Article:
Registration Dossier

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Please be aware that this old REACH registration data factsheet is no longer maintained; it remains frozen as of 19th May 2023.

The new ECHA CHEM database has been released by ECHA, and it now contains all REACH registration data. There are more details on the transition of ECHA's published data to ECHA CHEM here.

Diss Factsheets

Administrative data

field studies
Type of information:
experimental study
Adequacy of study:
other information
2 (reliable with restrictions)

Data source

Reference Type:
study report

Materials and methods

Test guideline
according to guideline
other: (i) sampling locations should cover the entire lake ; (ii) locations at close proximity of the major drainage discharge points of the lake should be covered ; (iii) locations representative of the average conditions in the lake [...] should be covered
Principles of method if other than guideline:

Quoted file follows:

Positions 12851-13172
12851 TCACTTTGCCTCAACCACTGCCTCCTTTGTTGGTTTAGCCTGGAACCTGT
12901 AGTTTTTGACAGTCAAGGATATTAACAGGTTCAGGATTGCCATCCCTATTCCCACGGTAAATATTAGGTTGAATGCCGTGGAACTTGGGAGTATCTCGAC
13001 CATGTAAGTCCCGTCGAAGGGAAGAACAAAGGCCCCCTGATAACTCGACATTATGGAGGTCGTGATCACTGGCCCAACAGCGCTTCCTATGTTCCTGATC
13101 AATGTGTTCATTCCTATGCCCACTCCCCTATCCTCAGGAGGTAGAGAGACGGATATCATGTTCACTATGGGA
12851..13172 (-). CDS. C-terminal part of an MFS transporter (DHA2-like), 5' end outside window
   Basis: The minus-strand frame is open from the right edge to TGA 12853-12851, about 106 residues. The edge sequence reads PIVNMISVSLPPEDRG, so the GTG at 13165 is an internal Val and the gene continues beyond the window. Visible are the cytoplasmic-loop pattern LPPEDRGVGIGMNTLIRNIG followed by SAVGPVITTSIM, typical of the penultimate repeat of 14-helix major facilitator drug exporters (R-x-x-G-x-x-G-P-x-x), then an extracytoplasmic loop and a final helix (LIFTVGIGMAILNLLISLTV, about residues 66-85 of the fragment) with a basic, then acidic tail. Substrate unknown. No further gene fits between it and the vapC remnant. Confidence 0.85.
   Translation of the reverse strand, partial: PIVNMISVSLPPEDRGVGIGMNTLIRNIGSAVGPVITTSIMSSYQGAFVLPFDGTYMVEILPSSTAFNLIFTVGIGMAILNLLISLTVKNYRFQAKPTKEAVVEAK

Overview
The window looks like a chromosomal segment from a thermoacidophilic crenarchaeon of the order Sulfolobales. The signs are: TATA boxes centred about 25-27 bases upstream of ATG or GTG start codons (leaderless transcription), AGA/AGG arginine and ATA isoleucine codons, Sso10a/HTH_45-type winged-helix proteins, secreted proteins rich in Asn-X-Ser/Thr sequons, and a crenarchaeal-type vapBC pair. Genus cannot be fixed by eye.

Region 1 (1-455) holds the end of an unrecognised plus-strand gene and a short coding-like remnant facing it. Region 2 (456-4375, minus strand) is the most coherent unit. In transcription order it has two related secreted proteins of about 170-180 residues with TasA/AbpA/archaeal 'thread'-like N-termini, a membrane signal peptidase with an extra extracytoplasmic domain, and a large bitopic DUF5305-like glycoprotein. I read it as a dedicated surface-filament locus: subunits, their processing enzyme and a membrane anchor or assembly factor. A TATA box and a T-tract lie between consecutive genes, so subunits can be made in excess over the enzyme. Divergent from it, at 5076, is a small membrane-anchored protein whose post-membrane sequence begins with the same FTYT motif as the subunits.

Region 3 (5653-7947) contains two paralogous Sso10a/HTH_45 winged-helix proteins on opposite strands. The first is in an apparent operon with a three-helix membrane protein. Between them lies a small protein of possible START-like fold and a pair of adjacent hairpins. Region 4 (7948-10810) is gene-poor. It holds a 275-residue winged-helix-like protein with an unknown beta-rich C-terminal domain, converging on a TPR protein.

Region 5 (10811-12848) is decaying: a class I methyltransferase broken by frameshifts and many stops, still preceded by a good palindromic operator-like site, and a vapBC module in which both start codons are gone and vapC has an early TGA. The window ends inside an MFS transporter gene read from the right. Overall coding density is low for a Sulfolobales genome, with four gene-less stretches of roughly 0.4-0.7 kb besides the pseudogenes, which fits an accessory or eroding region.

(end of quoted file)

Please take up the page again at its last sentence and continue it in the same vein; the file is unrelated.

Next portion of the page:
Water and sediment samples of Dhanmondi Lake were collected from seven sampling locations in order to determine spatial variation of lead concentration.
GLP compliance:
not specified
Type of measurement:
EDTA titrimetric method ; Spectrophotometry ; Atomic Absorption Spectrophotometry ; Modelisation

Test material

Constituent 1
Reference substance name:
Details on test material:
- Name of test material (as cited in study report): PbCO3(aq)

Results and discussion

Any other information on results incl. tables

Average aqueous lead concentrations varied from 151 to 210 µg/L during dry season, and from 30 to 120 µg/L during the wet season while the average lead concentration in the bottom sediment varied from 10.7 to 44.7 mg/Kg dry weight.

Aqueous lead concentration decreased significantly from the dry to the wet season, by almost by a factor or two, primarly due to the dilution effect resulting from increased rainfall and surface runoff. The concentration of lead in the bottom sediment varied significantly among sampling locations, with locations close to inlet points showing higher levels of lead.

Applicant's summary and conclusion

The average lead concentration in Dhanmondi Lake water exceeds the limiting values set for drinking, fishing, livestock, industrial and irrigation use in the environmental quality standards for Bangladesh.